Published Date: 2007-02-27 23:50:00
Subject: PRO/MBDS> Dengue - Viet Nam: vector increases, alert, RFI
Archive Number: 20070227.0702
DENGUE - VIET NAM: VECTOR INCREASES, ALERT, REQUEST FOR INFORMATION
A ProMED-mail post
ProMED-mail is a program of the
International Society for Infectious Diseases
Date: 27 Feb 2007
From: PRO/MBDS <email@example.com>
Source: Thanh Nien [edited]
Vietnam may face dengue fever outbreak: ministry
Dengue fever is likely to resurface in Vietnam in April if the
burgeoning number of mosquitoes isn't curbed, the Ministry of Health
In a note sent recently to 64 provinces and cities, the ministry
warned that Vietnam's mosquito population -- distributor of dengue
fever -- has increased dramatically recently.
The ministry said that if a dengue epidemic surfaced, death tolls
could overtake those of the 1998 outbreak, when over 400 people perished.
The ministry instructed all provinces and cities to disburse all
allocated funds to combat the fever.
On Sunday [25 Feb 2006], the Ho Chi Minh City Department of Health
said it had dispatched personnel to the reportedly dengue fever-prone
districts 7, Binh Thanh, and Tan Phu to study the development of
Health watchdogs have blamed stagnant wastewater and dense water
hyacinth (a water plant with blue flowers) for mushrooming mosquito
populations in the said districts.
Dengue fever is fatal in about 5 percent of cases, especially in
children and young adults.
[Source: Tuoi Tre - Compiled by An Dien]
[There's a very interesting comment on the dengue situation in the
Western Pacific Region of the World Health Organiztion. (WPRO)
(available at <http://www.wpro.who.int/health_topics/dengue/general_info.htm>):
"Dengue and dengue haemorrhagic fever
Dengue fever is a growing problem in the Western Pacific Region.
Unprecedented rapid urbanization has resulted in an increasing number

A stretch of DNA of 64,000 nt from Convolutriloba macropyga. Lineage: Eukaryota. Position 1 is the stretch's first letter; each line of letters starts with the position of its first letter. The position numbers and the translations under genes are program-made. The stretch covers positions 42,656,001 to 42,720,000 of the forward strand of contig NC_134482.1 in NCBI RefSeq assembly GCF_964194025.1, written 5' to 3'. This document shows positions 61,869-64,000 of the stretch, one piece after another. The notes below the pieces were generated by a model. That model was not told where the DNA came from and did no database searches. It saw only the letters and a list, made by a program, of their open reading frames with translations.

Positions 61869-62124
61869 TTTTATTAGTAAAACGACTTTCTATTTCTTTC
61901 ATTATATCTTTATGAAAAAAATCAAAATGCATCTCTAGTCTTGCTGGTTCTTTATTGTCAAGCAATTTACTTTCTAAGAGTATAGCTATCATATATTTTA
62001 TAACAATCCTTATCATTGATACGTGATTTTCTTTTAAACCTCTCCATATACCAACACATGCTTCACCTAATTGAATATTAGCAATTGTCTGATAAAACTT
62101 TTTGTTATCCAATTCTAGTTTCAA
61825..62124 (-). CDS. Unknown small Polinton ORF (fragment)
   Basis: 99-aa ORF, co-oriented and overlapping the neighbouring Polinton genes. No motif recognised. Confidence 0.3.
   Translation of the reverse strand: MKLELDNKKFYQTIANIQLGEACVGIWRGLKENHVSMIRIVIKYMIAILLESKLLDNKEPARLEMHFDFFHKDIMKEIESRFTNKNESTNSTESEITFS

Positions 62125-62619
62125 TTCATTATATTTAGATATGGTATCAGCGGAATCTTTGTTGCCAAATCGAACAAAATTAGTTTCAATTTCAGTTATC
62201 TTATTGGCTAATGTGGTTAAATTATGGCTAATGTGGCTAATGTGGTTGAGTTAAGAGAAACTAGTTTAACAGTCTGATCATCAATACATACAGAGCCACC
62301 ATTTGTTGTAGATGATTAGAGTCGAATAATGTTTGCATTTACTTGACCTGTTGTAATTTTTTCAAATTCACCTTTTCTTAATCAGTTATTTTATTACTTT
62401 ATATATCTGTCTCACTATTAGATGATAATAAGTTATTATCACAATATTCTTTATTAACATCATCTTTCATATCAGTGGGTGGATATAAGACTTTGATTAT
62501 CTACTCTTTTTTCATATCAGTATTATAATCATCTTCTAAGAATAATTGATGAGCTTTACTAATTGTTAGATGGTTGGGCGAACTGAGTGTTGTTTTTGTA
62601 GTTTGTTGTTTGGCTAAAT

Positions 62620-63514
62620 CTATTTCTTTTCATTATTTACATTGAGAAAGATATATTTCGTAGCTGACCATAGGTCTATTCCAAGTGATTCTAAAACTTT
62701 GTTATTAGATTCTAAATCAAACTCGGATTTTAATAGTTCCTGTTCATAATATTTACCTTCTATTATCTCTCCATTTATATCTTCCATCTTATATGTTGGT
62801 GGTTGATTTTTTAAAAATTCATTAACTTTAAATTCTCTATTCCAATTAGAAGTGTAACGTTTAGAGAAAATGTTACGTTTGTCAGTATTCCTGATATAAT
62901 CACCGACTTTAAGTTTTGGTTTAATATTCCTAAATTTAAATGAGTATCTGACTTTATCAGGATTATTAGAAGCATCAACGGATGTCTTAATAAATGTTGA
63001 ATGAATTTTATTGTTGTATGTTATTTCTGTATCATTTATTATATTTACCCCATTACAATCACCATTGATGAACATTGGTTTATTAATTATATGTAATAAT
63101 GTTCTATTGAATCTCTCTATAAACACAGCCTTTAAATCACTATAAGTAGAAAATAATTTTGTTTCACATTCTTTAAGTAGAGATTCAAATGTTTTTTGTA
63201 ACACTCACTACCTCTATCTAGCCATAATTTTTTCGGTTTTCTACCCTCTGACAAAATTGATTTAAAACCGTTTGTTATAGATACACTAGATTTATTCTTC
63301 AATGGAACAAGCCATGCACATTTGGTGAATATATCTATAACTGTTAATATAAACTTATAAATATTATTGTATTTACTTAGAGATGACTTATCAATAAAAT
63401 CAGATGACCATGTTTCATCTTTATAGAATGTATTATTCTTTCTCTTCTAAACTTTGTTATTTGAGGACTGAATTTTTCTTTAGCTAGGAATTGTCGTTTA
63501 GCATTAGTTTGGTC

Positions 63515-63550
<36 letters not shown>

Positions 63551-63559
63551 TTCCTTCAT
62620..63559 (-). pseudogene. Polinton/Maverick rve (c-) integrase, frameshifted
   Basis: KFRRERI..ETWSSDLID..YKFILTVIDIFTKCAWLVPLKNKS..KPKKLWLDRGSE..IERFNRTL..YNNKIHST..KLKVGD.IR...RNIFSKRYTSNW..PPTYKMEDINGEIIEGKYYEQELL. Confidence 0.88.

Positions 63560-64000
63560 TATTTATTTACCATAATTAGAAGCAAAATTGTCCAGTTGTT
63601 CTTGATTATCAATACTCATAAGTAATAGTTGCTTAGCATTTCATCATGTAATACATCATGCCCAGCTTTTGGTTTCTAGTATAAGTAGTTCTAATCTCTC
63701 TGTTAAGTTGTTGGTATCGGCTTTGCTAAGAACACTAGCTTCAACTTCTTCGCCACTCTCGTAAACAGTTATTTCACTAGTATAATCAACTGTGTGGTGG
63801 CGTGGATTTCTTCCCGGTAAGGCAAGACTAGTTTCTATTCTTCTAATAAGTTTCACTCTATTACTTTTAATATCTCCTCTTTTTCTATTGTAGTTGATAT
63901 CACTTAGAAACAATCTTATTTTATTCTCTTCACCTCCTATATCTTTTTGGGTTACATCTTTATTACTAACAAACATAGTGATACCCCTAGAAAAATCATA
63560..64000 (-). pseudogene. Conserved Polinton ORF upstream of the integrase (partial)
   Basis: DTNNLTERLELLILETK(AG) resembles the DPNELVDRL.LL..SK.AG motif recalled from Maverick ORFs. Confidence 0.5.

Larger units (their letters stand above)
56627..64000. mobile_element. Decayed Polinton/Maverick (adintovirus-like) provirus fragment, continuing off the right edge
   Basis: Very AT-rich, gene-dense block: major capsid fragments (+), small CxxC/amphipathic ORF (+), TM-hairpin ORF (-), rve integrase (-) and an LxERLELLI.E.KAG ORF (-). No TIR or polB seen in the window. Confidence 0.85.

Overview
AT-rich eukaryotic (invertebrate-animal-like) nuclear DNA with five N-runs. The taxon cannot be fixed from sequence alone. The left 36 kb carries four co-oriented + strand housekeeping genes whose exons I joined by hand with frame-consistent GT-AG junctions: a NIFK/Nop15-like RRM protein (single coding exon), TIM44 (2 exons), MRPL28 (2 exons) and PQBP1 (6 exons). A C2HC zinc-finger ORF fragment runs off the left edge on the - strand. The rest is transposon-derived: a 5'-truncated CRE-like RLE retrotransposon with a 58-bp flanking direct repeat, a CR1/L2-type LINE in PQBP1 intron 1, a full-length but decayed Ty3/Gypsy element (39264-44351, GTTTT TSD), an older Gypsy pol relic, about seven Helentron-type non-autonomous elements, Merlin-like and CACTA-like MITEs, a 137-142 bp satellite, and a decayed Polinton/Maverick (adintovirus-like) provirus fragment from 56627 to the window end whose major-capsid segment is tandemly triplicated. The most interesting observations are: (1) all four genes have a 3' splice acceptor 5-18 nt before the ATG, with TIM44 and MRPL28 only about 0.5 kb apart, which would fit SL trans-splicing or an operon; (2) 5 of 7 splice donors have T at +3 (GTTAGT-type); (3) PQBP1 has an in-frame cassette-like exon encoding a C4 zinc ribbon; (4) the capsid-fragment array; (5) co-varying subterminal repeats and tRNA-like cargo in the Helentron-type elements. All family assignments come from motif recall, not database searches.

of people living in poor housing with lack of proper waste disposal
and inadequate drainage, creating favourable breeding conditions for
the mosquito vectors of dengue.
"Dengue occurs in most of the countries in the Region, inflicting
severe health and financial tolls on the populations affected. In
2004, more than 160 000 cases of dengue and dengue haemorrhagic fever
were reported in the Region. Despite its significance, dengue
prevention and control activities are under-funded in many countries.
With appropriate levels of support, the risk of transmission can be
reduced and with it the associated morbidity and mortality. [at the
URL link provided for this information there is a good trend curve
showing annual cases of dengue with case fatality rates for the
The vast majority of dengue cases are reported from South-East Asian
countries; Cambodia, Malaysia, the Lao People's Democratic Republic,
the Philippines and Viet Nam. Whereas dengue in these countries is
seasonal/endemic, with larger cyclical epidemics every 3 to 5 years,
dengue outbreaks in the countries of the South Pacific and Australia
are less predictable.
The major obstacles to preventing dengue epidemics in the Region
effectively are low preparedness, inadequate surveillance, lack of
funding and poor data. Currently, epidemiological data is reported
only annually. Information about dengue epidemics often comes 1st
from the media sources rather than from official notification and
many countries appear reluctant to make public or share information
with neighbouring countries because of the potential economic impact,
especially on tourism."
The last sentence in the above description is the most sobering as it
acknowledges the challenges to "transparency" in reporting on the
part of the official sectors, mentioning the economic impact of
reports of dengue, especially on tourism. There are weekly updates
on dengue activity around the world covered on the general
ProMED-mail list, with reports of dengue activity in the MBDS region
countries, especially Viet Nam. But almost all of these updates are
gotten from newswire reports and not from official sources.
Last year, by July 2006, there had been reports of approximately 20
000 cases of dengue in VietNam (see general ProMED-mail report
Dengue/DHF update 2006 (26) 20060713.1935) and 3000 cases in Ho Chi
Min city alone. Taking the observed case fatality rate of
approximately 0.4 percent (from the date presented on the WPRO graph
it suggests there may have been upwards of 80 deaths attributable to
dengue in VietNam by July 2006. (The most recent data available on
the WPRO website on dengue/DHF (dengue hemorrhagic fever) is 2004
when there were 78 669 cases reported with 114 deaths attributable to
More information on the dengue situation in Viet Nam from
knowledgeable sources would be very much appreciated. - Mod.MPP]